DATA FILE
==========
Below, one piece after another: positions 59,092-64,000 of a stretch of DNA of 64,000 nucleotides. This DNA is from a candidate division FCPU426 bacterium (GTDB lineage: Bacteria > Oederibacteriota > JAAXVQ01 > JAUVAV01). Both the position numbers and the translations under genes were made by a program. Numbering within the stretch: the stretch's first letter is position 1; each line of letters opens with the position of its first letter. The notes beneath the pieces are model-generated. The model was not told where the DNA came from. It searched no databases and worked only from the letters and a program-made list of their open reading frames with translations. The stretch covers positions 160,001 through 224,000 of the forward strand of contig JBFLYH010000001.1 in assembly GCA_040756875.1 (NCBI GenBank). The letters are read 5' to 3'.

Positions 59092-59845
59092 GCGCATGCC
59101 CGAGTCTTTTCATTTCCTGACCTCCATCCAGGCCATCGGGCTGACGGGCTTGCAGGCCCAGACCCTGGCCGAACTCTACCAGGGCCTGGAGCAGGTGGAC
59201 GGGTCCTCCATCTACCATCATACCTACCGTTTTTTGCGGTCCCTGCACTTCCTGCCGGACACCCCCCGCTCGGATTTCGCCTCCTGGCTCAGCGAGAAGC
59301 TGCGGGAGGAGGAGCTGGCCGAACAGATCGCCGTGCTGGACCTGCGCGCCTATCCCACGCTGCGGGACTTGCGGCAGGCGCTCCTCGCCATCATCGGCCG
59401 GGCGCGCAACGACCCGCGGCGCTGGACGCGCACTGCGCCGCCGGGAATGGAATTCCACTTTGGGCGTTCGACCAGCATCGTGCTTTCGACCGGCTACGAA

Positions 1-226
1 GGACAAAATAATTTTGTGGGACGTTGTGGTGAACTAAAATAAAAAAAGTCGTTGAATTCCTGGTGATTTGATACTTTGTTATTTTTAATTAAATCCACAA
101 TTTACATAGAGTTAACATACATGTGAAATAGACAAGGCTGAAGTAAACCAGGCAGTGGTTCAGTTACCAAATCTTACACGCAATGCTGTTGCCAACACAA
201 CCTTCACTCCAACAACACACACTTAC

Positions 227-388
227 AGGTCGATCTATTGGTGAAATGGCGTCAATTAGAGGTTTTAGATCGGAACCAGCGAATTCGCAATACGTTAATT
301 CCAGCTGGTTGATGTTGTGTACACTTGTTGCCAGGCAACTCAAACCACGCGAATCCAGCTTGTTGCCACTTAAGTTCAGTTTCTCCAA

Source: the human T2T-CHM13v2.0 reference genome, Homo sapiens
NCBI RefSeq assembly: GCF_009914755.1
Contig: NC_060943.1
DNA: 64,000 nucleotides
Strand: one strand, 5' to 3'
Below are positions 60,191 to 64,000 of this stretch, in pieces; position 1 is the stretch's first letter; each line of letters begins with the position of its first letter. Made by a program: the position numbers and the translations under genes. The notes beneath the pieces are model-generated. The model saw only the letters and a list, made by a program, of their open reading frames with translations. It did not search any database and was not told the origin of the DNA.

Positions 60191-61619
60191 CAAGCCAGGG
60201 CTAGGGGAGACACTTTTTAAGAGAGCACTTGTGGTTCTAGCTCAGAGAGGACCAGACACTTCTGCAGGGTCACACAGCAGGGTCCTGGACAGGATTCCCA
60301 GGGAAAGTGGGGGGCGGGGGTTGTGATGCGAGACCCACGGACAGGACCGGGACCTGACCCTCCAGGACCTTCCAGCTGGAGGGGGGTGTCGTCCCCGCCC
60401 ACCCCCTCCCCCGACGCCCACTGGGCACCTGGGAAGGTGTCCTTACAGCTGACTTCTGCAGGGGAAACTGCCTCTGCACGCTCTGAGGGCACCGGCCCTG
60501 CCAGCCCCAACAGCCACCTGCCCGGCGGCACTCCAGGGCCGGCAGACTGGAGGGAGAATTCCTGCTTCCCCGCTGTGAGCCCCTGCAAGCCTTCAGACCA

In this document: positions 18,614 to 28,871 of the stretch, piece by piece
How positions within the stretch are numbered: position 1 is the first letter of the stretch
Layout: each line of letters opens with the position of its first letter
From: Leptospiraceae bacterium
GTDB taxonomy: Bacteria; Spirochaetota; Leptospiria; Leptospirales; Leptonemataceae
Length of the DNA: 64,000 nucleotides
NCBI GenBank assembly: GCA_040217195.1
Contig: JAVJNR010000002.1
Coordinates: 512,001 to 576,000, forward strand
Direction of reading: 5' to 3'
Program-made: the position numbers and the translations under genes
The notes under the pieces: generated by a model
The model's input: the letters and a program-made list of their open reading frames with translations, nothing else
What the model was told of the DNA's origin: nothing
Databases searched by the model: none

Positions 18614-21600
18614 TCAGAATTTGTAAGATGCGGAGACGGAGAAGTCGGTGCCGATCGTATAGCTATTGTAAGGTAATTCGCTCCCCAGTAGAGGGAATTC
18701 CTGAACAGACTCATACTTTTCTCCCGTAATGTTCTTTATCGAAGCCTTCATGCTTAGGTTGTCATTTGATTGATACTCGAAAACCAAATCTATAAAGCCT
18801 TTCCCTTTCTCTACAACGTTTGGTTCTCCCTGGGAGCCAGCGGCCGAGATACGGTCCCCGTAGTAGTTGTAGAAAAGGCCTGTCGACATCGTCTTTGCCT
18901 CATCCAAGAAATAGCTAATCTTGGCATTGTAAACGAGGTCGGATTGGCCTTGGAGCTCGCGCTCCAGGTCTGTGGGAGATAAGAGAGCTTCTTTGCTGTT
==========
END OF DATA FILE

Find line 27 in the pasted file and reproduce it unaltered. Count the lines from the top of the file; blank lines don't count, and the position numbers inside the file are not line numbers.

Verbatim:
In this document: positions 18,614 to 28,871 of the stretch, piece by piece